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Re^3: The current state of Perl6

by Anonymous Monk
on Apr 23, 2010 at 11:05 UTC ( #836496=note: print w/ replies, xml ) Need Help??


in reply to Re^2: The current state of Perl6
in thread The current state of Perl6

Rakudo mostly lacks IO to be a proper superset, as well as concurrency.

Why don't you people get the spec finished before starting to implement anything ?

If you write code while not having a finished spec you're probably writing code that will get deleted on further revisions of the spec so you're basically wasting time.

So why don't the people with a good CS background in the Perl6 team just meet up and finish the spec and then you can start implementing ?

I think (although old) the waterfall methodology of developing software is the best one. Agile is really not good, except for teams of people who really have to rush to get something done(crappy, real-world software), but it is not the case with Perl6 if you say you want to write something good, there should be no hurry involved, just finish the spec already so you can get to the next phases.


Comment on Re^3: The current state of Perl6
Re^4: The current state of Perl6
by BrowserUk (Pope) on Apr 23, 2010 at 11:35 UTC
    I think (although old) the waterfall methodology of developing software is the best one.

    Sorry, but you just outed yourself as not having a clue. The waterfall methodology was never any good.

    Just maybe, if the designer is (re)designing his 4th or 5th data entry system, (or other simple, linear flow, data in-process-results out system), and the project is small enough that one person can envisage and retain the entire systems flow in their head. Then, just maybe.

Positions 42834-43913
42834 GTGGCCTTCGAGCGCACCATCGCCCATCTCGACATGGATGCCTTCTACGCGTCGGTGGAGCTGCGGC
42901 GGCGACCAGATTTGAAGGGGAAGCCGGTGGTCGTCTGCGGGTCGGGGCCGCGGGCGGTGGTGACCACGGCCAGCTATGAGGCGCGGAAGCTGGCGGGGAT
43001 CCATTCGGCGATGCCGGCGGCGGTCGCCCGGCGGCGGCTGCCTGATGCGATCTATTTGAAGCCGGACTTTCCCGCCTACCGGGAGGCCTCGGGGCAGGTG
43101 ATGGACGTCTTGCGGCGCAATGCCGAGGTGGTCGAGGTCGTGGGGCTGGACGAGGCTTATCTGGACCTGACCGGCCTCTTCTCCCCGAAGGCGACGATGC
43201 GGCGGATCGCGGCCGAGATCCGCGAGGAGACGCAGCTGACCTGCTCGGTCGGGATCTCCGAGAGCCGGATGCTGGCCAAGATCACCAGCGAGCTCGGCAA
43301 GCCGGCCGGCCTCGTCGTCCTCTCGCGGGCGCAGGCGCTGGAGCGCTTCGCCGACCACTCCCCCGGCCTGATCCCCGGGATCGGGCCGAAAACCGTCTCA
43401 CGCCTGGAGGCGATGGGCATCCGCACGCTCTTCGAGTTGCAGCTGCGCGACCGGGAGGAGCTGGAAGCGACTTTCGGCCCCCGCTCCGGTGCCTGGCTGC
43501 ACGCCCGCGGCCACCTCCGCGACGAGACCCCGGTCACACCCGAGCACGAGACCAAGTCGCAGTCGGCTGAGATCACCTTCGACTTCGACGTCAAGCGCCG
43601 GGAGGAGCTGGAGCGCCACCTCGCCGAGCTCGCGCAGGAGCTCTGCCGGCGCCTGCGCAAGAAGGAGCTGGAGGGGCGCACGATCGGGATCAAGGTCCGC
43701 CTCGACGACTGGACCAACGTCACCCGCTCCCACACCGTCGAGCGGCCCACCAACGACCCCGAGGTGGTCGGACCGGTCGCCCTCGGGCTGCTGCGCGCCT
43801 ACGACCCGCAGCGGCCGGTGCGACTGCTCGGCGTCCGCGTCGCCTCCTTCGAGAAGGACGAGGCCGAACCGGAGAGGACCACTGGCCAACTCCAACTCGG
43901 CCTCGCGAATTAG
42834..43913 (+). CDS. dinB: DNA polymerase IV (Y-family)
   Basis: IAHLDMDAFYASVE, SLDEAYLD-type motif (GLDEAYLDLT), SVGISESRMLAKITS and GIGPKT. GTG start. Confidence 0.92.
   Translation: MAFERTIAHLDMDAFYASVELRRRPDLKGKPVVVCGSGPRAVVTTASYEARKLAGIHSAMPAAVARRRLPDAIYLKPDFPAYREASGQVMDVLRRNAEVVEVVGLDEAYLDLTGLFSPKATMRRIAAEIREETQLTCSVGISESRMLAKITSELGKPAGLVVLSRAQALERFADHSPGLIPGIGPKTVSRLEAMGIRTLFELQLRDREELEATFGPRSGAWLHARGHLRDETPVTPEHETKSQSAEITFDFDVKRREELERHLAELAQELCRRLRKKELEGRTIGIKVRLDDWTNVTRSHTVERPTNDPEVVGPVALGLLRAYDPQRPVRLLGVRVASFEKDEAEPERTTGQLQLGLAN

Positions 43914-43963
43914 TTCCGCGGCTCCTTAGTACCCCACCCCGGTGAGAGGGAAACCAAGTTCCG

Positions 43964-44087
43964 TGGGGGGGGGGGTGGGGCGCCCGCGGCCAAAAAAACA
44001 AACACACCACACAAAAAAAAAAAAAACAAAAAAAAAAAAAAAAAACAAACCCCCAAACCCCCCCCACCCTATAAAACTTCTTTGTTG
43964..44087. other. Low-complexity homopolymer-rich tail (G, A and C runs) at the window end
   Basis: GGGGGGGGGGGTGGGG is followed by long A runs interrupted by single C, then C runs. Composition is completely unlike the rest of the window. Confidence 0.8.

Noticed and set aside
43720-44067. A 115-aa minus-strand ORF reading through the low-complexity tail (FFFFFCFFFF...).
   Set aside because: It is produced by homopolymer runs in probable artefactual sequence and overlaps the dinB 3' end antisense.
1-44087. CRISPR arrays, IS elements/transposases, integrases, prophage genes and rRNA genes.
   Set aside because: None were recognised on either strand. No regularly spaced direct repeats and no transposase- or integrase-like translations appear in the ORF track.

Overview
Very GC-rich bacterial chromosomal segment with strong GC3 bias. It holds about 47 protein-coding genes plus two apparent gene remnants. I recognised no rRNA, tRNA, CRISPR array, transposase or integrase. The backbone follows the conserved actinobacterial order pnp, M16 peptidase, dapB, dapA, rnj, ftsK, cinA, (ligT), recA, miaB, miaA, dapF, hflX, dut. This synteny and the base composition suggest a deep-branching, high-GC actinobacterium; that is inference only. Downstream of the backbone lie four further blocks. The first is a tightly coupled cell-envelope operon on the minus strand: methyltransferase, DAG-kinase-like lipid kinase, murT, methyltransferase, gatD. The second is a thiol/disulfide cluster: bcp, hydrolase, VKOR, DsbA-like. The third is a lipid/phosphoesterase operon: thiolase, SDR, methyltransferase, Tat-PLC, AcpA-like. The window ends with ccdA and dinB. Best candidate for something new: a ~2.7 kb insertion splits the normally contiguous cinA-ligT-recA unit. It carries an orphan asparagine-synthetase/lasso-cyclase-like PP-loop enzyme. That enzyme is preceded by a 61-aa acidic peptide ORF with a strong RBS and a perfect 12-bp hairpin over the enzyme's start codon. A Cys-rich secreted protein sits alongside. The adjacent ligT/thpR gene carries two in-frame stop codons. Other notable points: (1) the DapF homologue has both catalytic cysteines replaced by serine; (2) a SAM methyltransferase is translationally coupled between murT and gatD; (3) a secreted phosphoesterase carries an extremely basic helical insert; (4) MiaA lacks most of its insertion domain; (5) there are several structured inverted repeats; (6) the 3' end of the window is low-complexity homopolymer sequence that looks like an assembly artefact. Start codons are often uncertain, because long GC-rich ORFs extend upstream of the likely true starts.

But for anything that involves leading edge development, or more than one man can keep in his head at one time, waterfall is useless. And the cause of many billions of wasted £/$/¥ over the past 40 years.

    Waterfall lives up to its name: once you're over the edge, there is no way but down. The smallest change in requirements; or misinterpretation of those requirements; or miscalculation regarding scale, speed, or technical feasibility; and the end result is a dog of a system that condemns your users to perpetual pain; your programmers to constant make-do; or the project to cancellation. Or all three.


    Examine what is said, not who speaks -- Silence betokens consent -- Love the truth but pardon error.
    "Science is about questioning the status quo. Questioning authority".
    In the absence of evidence, opinion is indistinguishable from prejudice.
      Waterfall lives up to its name: once you're over the edge, there is no way but down. The smallest change in requirements; or misinterpretation of those requirements; or miscalculation regarding scale, speed, or technical feasibility; and the end result is a dog of a system that condemns your users to perpetual pain; your programmers to constant make-do; or the project to cancellation. Or all three.

      I see no aplicability for scale, speed or technical feasibility here since this project is not meant to be fast at this moment. Moritz mentioned earlier that Rakudo is 10^2 to 10^3 times slower than Perl5.

      But for anything that involves leading edge development, or more than one man can keep in his head at one time, waterfall is useless. And the cause of many billions of wasted /$/ over the past 40 years.

      Obviously there's no concern for money spent because this is a volunteer project as Moritz mentioned and Chromatic also mentioned this. And time is also not a problem since as they both mentioned they want to build something cool that has never been attempted before. So it doesn't matter how long this takes. Maybe forever, maybe never, maybe in 20 years. They want to build something that has never been attempted, it's like talking about the atomic bomb (except that at Los Alamos they trained hardcore physicists that were inventors, and they really knew what the hell they were doing and the government invested huge amounts of money in the project)